Navigating the quarantine04/07/2020 05:37PM ● By Richard Gaw
In our second installment of the series, the Chester County Press has asked a few of our neighbors to provide some detail about the creative ways they have adjusted to the Stay at Home decree from Pennsylvania Gov. Tom Wolf.
By Richard L. Gaw
Despite not being able to teach his students in person, Bryan Tuk of grooveKSQ has been conducting lessons with his students via Face Time, Skype and Google hangouts, at reduced rates during the shutdown.
“While we certainly have a crisis unlike anything that we have ever seen, I don’t believe in obstacles, I believe in opportunity,” he said. “We have a challenge. How do we respond? Do we sit alone in our homes, stagnant, waiting for the next month or two to pass? Or do we continue to grow, to improve and excel? I choose growth. The first two lessons I taught today were for one student in Detroit, Mich., and the second lesson was taught to a student in Wilmington.
“Although the delivery method will temporarily change, they will have my full attention, and we are going to power through this and be stronger on the other side of this crisis.”
For Fashion designer David Ferron, the owner of Unionville Saddle, his normally –and enormously –busy life has slowed down for the moment, while he reconnects with friends and family.“With this unexpected break from everything we previously called “normal,” I am taking the time to remind myself that we do not have to use this time to be productive,” he said. “Instead of filling my time with productivity, I have been focusing on strengthening the bond I have with friends and family through recipes, new forms of video communication,and creative expression.
“It is important to remember that mental health is a top priority and not judge anyone for how we each express that. One day we might feel like it's the right time to dust of the bike and go for a long ride, paint a couple of hours, and start planning an online course. The next, we may feel like lying in bed all day and binge-watch Netflix.
“We must remind ourselves that both are perfectly acceptable right now. Something I have always tried to remind clients in my shop and friends all over the world is to be kind to yourself. If we can be kind to ourselves first,we can then spread kindness to others.”
For Kennett Township Supervisor Whitney Hoffman, her social calendar remains quite full, although most of it is from her home.
“My kids are teaching the adults how to play group games on PS4, we've also been playing card games in the evening, and there is even a threat that my son James will teach us all how to play Dungeons and Dragons this weekend,” she said. “We’re getting organized, and I've gotten out my quiltmaking fabric stash to make some face masks, teasing that I am no longer a hoarder but a prepper. That’s probably too serious and real for the paper, but it's something I could think of to do from home to try to help, even if the masks just end up being used by folks going to the store.“
My husband John rides his bike in laps through the neighborhood, we walk the dog a few times a day, and we are also talking to our friends. I already do zoom chats for work, but we’re thinking of doing a Netflix Party with some friends; there’s a chrome extension you can use so you can watch movies together, with a chat function, and even pause to talk.”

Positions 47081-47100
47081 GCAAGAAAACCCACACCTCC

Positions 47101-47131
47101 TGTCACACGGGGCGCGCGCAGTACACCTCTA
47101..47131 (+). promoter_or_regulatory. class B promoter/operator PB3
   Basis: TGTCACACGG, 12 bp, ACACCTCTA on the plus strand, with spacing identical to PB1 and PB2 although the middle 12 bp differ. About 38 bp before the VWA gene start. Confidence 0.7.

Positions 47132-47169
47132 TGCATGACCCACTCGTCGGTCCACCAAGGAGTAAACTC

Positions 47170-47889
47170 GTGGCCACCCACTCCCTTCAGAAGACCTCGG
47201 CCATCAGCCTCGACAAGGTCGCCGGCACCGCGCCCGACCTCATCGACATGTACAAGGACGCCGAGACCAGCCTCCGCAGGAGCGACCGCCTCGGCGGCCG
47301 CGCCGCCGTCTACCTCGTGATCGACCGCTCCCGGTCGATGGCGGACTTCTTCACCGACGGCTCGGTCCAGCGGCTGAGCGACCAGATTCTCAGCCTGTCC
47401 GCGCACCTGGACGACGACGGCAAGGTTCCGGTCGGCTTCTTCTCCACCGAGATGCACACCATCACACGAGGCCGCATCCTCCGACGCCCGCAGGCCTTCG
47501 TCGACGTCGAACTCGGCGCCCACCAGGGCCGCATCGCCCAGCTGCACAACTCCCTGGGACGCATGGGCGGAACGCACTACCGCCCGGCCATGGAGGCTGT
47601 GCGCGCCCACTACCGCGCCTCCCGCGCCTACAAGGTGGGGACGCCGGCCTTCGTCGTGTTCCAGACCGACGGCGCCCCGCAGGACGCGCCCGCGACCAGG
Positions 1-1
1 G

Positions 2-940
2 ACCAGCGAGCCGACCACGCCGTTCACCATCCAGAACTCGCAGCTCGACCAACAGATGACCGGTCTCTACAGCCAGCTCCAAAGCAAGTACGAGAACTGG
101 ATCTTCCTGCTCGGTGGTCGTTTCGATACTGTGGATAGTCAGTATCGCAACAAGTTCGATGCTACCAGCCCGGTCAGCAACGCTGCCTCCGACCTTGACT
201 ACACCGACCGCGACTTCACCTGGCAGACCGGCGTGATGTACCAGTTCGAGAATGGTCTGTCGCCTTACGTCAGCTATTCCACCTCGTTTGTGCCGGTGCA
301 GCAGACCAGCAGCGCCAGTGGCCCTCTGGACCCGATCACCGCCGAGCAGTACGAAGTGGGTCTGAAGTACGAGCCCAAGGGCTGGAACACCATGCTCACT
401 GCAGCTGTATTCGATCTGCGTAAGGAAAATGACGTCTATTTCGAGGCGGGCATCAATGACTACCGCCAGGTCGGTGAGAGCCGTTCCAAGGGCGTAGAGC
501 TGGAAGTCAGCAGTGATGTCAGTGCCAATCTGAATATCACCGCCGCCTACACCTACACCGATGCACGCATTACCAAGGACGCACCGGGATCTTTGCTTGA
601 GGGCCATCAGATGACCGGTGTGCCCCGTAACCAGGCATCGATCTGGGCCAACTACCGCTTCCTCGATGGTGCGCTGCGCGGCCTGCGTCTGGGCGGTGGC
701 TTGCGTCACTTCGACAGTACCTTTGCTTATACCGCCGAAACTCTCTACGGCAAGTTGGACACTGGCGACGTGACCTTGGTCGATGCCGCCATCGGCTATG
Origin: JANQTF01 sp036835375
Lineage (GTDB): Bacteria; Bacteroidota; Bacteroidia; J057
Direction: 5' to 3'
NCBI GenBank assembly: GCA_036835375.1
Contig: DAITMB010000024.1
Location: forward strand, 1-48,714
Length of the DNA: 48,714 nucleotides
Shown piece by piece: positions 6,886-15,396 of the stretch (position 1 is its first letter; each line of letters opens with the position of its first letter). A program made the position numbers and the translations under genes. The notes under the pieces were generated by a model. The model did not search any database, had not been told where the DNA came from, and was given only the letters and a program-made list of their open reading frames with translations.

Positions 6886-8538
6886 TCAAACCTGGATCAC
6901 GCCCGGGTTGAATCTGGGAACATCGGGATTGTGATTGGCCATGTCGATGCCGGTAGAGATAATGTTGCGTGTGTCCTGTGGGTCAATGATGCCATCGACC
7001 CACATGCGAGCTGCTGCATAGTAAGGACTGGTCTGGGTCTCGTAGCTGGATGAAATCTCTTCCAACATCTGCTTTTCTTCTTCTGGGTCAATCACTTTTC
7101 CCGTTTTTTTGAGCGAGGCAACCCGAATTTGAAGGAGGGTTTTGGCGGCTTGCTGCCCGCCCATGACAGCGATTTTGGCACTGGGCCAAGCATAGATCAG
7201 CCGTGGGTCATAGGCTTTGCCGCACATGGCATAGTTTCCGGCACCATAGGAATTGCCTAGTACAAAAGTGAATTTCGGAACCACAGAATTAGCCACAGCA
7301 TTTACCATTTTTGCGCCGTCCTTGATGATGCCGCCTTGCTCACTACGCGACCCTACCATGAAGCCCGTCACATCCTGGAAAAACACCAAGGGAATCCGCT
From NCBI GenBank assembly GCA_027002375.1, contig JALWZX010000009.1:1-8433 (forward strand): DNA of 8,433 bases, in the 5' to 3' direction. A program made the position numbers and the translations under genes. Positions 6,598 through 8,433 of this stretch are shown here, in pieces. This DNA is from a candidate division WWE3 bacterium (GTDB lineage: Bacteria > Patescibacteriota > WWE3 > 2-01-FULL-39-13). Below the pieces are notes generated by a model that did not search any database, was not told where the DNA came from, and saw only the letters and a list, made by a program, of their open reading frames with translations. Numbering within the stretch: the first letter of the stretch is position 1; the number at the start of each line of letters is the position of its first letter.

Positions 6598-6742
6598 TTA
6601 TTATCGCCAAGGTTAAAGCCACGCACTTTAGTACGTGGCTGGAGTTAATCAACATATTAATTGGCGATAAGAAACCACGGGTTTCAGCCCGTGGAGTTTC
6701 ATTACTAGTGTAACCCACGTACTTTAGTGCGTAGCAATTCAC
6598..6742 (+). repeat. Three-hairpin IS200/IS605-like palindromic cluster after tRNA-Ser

For Josie Marsh of Bike Kennett, she and her busy family have been cultivating the gardens at their five-acre property. Calling her garden and yard her “key to my sanity,” Josie has already planted turnips, radishes, peas and a variety of greens and is preparing to plant more when the weather begins to warm.In between, she’s been making her own sourdough bread, cooking her own beans and whipping up her own batches of granola.
“In the mornings,we try to all get out for a walk, run or short bike ride, then I try to keep my six-year old daughter on somewhat of a schedule: an hour of academic time and then an hour of creative time before lunch and chores,” she said. “We’ve discovered some online art classes that she really enjoys. It suits her well to go at her own pace and not have anyone looking at her work.
“My 12-year-old daughter is pretty self motivated and works on her school work for most of the day. Our afternoons are more free-form and then they both get some fun screen time later in the afternoon, sometimes with friends through Face Time.
For Lynn Sinclair, much of her time is being spent preparing the new Kennett Heritage Center on North Union Street in Kennett Square. Established as a nonprofit organization on Jan. 9, the center is scheduled to open in late summer or early fall, and will provide visitors with a history of the Kennett area during the 1700s, 1800s and 1900s. As of now, however, there is still a lot to do before the doors open, Sinclair said.
“I am stripping paint off a pair of Victorian Doors that will be inside the Center, and working on what each room will contain,” she said. “This past week, I worked on the first room which will be titled “A New Land” and cover the era of the 1700s. I built a model of the room to see how all the images and text would fit and how a visitor would ‘flow’ through the room. I also worked on developing a fundraising strategy for the organization.”
To contact Staff Writer Richard L. Gaw, email [email protected]